Monday, April 8, 2013


A catamaran is a sailing vessel with two hulls. The word catamaran, incidentally, comes from the Tamil word kattumaram meaning “tied wood.” Although originally the double-hulled design was met with much skepticism because it was based on geometry rather than physics, the concept is now widely used due to its speed, stability and ability to carry large loads.

Like two pieces of floating wood when we first arrived in India, we tied ourselves together and turned headlong into the open and unknown seas. As our main sail caught the wind, together we picked up speed and stability as we navigated the uncharted waters. Together we learned how to safely cross an Indian street, which eventually lead to learning how to safely jump on and off a moving bus. Together we learned how to tie a saree, which eventually lead to leaning how to walk and act in them. Together we learned how to manage the frequent power cuts and water shortages, which eventually lead to learning how to take a crow bath and do hand laundry in the dark. We shared food, friends, and fellowship. She was there to celebrate with me when my crazy inventions turned out successfully. I was there for her to celebrate her successes in hydrotherapy (and her birthday).
This was early on when we thought we could maintain the condition of our feet with pedicures. It was worth a try, right?

After the 5k run. I knew she was a keeper when she willingly threw her arm around my sweaty self for a photo. 

This would be during the 5 k run. A cheerleader for me not only during the 5k but also during my entire stay in India. 

Classy molassy... 

Soon enough we were finishing one another’s sentences. More times than I can count she would start a sentence and I would look at her in bewilderment because she had just started the sentence that was about to fall from my own lips. I would make a move and she would laugh because I had started to make the move she was a millisecond away from making. We marveled at how strange it was that we were so alike and yet so different. We wondered how it was that two people could be so close to one another after only meeting for three months. We were “tied wood,” tossed to and fro on the waves of Indian culture.
This is her chasing down the goats on our street. 

Learning how to wear a saree together. 

She often humored me in my quest for adventure... even if it meant getting up waaaaay before her alarm normally went off. 

Spunky lil'  one, she is! Always keeping us guessing as to what her next move would be. 

But graceful as well... until she started walking. :) Elegance from the inside out.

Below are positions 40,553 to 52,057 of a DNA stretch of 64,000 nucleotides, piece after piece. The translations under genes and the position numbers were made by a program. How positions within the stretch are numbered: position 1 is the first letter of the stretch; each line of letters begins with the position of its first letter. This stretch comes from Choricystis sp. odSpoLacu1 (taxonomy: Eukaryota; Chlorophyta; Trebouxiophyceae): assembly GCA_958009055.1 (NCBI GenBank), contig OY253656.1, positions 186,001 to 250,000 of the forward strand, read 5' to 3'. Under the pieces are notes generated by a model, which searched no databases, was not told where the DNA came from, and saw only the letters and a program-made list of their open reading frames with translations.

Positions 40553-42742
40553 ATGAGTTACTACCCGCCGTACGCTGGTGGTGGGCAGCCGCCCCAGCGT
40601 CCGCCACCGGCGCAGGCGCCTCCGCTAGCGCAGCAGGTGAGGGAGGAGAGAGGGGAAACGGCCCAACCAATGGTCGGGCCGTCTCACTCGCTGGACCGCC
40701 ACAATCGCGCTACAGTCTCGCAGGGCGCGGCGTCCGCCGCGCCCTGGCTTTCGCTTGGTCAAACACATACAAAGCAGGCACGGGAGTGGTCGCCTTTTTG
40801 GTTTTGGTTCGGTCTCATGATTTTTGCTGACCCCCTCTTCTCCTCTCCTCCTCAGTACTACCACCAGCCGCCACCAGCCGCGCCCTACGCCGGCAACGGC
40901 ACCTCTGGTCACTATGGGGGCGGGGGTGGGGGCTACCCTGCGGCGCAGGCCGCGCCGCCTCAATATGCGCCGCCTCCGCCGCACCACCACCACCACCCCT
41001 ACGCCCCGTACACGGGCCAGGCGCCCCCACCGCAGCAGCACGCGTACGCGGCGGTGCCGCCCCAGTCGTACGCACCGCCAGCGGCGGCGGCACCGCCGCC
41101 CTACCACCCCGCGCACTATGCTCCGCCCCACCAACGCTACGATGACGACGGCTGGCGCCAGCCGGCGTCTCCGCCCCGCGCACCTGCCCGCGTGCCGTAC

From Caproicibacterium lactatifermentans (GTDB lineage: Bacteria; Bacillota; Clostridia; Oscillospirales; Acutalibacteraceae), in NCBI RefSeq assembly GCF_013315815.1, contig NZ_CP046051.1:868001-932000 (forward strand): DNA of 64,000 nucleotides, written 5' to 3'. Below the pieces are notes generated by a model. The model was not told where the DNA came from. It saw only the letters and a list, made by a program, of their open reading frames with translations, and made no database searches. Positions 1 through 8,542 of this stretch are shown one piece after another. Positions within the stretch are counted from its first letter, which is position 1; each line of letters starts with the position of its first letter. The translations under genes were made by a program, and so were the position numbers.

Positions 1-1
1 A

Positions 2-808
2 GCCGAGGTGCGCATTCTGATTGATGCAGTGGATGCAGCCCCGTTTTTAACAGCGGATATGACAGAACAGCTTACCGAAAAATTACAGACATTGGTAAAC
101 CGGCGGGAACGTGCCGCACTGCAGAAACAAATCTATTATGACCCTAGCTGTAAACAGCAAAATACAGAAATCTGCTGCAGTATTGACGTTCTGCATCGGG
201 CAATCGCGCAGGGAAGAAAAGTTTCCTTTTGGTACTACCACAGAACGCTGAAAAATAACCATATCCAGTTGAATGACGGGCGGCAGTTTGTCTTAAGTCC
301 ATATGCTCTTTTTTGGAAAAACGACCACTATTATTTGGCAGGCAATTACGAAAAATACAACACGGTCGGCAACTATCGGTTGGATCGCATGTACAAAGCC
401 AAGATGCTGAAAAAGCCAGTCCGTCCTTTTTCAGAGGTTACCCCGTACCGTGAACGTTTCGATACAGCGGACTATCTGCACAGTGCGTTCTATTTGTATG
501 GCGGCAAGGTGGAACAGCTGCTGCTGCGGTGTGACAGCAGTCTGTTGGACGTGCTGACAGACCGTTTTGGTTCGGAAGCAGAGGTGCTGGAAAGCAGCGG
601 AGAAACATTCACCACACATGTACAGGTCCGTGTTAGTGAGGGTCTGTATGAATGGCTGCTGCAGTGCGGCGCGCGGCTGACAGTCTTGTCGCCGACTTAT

At CMC we were seen as a pair. When she was not with me, someone would inevitably ask where my friend was. We didn’t need names. We were the two unconventional internationals who were always together. In fact, the rehab canteen staff knew us as “England and America.” It was never an effort to be in one another’s company. We could enjoy comfortable silence or blabber incessantly about nothing.
She added a unique bit of drama to my life in India... 

Together we explored many a spice market. This one happens to be in Mysore. 

She never missed an opportunity to educate others. Here she is demonstrating to Sunil how it would feel if someone played with his facial hair... don't ask. She had her reasons. Did I mention that she is fairly unpredictable sometimes? I don't think Sunil saw it coming... 

Together we joined the rehab team for home visits. 

She challenged me. Inspired me. Prayed with me. Gave me good advice. Gave me bad advice. Laughed with me. Talked with me. Walked with me. And daily tripped along life with me. She was the other hull to this catamaran. She is gone now. I am adrift in this land I have grown to love, for a catamaran can sail nowhere without two hulls. As I walk to and from the places we journeyed together, I walk alone. Somehow I manage to get there, but I feel unstable (metaphorically speaking). I know that if she had not been part of God’s plan for my time in India then I would have learned to navigate these cultural seas alone, but I’m thankful that was not His plan. I also know that we are not meant to travel life’s path as “tied wood” forever, but I do notice her absence. Without her, the other hull, I would not have been so strong; I would not have been so speedy; I would not have been able to carry such large loads. I thank my Lord for her and for His perfect timing in placing her in my life.

We were served tea together at one of the saree shops we frequented. 

Together we learned how to drink tender coconuts. However, she is cheating here. You're not supposed to use a straw! 

Together we found friends in the students. Anumeha and us. 

Together we shared the home of this precious woman. Thank you, Mrs. George!

Together we laughed with our patients. 

To my English thangachi: Thank you. Thank you for the strength, speed, and endurance you brought to our adventures in India. Thank you for indulging my senseless craving for adventure. Thank you for loaning me your "pants." Thank you for your constant patience as I wandered off to take photos. Thank you for being incredible woman of God.  Thank you for teaching me English. Thank you for share your life, faith and passions with such reckless abandon. Thank you, Charlie, for willingly fastening your hull to mine.
The catamaran they called England and America.
P.S. I miss you. Can't wait to see you in August!

1 comment:

  1. Tears once again no matter how many times i read this post. Bring on August!!!!!!!! xxx